Warren Buffett's Berkshire Hathaway is investing more money in the real estate business.

Store Capital announced on Monday that Berkshire invested $377 million in the company, which represents a 9.8 percent stake in the real estate investment trust.

The company issued 18.6 million shares of Store Capital shares in a private placement to a subsidiary of Berkshire Hathaway, National Indemnity Co., at $20.25 per share.

"Berkshire Hathaway's investment solidly positions STORE for continued growth, while adding measurably to our already strong financial position," Store Capital CEO Christopher Volk said in a statement. "An investment in our company from one of history's most admired investors represents a vote of confidence in our experienced leadership team and an affirmation of our profit-center real estate investment and management approach."

Berkshire Hathaway's investment makes the company the third largest holder in Store Capital, after Vanguard Group and Fidelity Management & Research, according to FactSet.

Store Capital has investments in over 1,750 properties in 48 states, according to the company. AMC Entertainment, Applebee's and Ashley Furniture are among its 10 biggest customers, according to an investor presentation.

Store describes itself as the leader in "Single Tenant Operational Real Estate" and says it is "dedicated to real estate net-lease profit-center property investments."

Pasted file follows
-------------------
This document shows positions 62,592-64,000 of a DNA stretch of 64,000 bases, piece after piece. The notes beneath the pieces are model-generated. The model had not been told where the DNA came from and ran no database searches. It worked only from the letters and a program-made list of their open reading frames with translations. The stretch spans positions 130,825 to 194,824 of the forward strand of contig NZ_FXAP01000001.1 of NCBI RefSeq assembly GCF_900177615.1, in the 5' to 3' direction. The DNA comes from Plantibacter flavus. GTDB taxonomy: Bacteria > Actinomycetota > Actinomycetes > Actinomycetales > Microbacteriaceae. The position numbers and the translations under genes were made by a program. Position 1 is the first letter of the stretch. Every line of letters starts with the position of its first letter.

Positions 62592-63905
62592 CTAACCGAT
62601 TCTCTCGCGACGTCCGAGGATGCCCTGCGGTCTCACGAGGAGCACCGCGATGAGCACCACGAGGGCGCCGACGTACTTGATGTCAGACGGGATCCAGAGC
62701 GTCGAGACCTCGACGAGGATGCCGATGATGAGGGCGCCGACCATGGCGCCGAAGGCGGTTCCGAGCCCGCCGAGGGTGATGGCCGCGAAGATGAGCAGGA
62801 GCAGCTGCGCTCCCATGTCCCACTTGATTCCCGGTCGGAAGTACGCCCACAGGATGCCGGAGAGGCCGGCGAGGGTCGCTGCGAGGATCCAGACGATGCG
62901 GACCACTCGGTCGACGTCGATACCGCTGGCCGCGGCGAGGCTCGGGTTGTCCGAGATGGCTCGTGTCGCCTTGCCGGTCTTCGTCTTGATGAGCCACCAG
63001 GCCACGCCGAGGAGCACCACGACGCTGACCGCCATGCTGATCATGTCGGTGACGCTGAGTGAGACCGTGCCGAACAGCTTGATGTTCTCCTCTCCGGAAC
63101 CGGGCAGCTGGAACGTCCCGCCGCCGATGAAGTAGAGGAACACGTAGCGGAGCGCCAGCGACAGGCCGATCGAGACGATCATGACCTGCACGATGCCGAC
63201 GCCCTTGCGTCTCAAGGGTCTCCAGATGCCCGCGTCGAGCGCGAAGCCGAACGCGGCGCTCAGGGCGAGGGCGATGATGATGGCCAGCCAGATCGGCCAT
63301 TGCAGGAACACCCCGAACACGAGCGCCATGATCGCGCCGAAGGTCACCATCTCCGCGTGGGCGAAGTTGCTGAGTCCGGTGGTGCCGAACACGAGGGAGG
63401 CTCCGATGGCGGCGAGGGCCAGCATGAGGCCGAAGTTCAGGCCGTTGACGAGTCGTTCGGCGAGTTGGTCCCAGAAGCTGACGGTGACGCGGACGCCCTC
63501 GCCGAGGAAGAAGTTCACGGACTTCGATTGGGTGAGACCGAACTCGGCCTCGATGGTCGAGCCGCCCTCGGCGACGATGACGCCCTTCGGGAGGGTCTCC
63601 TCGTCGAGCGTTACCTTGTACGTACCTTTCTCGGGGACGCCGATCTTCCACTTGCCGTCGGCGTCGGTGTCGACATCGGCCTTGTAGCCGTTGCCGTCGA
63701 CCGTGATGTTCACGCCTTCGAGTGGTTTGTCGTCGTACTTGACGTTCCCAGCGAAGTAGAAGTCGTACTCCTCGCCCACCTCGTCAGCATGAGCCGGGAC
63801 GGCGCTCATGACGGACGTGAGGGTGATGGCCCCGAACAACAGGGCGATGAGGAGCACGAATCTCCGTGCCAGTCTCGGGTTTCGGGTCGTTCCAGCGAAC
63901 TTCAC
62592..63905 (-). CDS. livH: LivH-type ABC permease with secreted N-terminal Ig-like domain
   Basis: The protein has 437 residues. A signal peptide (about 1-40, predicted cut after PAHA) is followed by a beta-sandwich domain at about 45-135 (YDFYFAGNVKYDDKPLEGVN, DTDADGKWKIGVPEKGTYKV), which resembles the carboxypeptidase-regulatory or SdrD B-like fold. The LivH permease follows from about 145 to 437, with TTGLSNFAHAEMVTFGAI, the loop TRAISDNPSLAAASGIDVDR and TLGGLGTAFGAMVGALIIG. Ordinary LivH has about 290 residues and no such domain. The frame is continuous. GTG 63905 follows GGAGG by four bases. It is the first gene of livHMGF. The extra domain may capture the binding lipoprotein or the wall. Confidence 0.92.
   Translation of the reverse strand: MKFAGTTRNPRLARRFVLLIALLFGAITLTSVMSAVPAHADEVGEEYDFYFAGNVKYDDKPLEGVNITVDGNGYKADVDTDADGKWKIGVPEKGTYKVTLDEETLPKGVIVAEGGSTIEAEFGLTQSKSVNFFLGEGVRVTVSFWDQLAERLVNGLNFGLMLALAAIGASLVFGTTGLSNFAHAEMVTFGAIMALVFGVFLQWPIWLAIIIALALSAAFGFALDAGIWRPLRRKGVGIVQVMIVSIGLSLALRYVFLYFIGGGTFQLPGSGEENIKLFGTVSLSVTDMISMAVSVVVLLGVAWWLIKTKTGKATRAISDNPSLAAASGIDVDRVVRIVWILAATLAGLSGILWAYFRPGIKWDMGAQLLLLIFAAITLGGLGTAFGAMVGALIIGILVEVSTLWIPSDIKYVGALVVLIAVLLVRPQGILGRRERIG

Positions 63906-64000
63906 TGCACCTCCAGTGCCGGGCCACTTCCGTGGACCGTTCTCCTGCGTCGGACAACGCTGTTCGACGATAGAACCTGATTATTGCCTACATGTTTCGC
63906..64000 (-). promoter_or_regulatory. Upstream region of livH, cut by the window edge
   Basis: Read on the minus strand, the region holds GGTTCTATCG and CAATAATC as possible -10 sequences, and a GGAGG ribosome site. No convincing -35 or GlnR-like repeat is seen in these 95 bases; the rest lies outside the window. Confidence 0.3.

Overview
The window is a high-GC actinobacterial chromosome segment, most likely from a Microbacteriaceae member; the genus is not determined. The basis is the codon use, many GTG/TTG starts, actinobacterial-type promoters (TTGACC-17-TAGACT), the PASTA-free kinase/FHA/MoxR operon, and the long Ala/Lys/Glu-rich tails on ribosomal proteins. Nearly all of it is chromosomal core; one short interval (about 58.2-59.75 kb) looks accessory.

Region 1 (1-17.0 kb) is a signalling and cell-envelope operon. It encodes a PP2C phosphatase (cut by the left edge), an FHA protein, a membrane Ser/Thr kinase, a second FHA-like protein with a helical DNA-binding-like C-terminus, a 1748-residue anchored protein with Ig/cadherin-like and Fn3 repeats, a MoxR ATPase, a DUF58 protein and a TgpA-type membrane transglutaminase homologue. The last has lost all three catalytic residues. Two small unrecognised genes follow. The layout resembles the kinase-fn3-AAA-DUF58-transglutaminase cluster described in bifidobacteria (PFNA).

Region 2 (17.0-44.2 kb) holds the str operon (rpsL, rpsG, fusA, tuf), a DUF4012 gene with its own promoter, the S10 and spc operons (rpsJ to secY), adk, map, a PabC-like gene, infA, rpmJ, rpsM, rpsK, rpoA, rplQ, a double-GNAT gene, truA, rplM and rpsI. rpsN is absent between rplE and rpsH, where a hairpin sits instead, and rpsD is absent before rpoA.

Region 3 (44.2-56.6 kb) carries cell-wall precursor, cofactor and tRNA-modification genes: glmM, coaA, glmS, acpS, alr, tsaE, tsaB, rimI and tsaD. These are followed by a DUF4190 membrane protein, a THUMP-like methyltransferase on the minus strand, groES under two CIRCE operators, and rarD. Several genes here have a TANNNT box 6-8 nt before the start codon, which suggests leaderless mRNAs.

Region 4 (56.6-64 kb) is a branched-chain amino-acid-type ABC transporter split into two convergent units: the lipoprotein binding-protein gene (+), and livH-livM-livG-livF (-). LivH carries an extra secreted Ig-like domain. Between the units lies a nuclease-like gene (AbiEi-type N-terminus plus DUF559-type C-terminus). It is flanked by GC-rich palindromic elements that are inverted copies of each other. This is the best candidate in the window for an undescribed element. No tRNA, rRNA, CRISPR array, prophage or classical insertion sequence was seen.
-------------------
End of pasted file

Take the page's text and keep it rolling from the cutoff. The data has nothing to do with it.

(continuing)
Berkshire Hathaway and Store Capital did not immediately respond to requests for comment.

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  Friday, 23 Jun 2017 | 1:43 PM ET

Josh Brown: Here's the reason Wall Street hates the bull market in stocks so much

Enthusiasm about the stock market's rally is "absent" because active managers on Wall Street are worried they may not have a job soon, money manager and popular blogger Josh Brown told CNBC on Friday.

The more the bull market is led by indexing, "the less likely it will be that there'll be big bonuses, there'll be an expansion of business for these people," the CEO of Ritholtz Wealth Management said on "Halftime Report." "And I think if you can't get pros excited, it's tough to get euphoria amongst the amateurs."

The author of the widely read blog The Reformed Broker added that perhaps the negative sentiment has prolonged the bull cycle.

In the past decade, there's been a shift from active to passive management strategies, such as index funds, which replicate a stock index like the S&P 500, and ETFs that track the market.

Billionaire investor Warren Buffett has even said index funds make the best retirement sense "practically all the time."

Since the presidential election, the Dow Jones industrial average has risen more than 16 percent, the S&P 500 has gained more than 13 percent, and the Nasdaq composite has surged 20 percent as of Thursday's close.

Some analysts attributed the stock market's rally to proposed policies from the Trump administration, including looser regulations, infrastructure spending and tax reform.

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  Friday, 23 Jun 2017 | 9:55 AM ET

Buffett partner Charlie Munger says Al Gore is ‘an idiot’ but became rich with this strategy

Posted ByTae Kim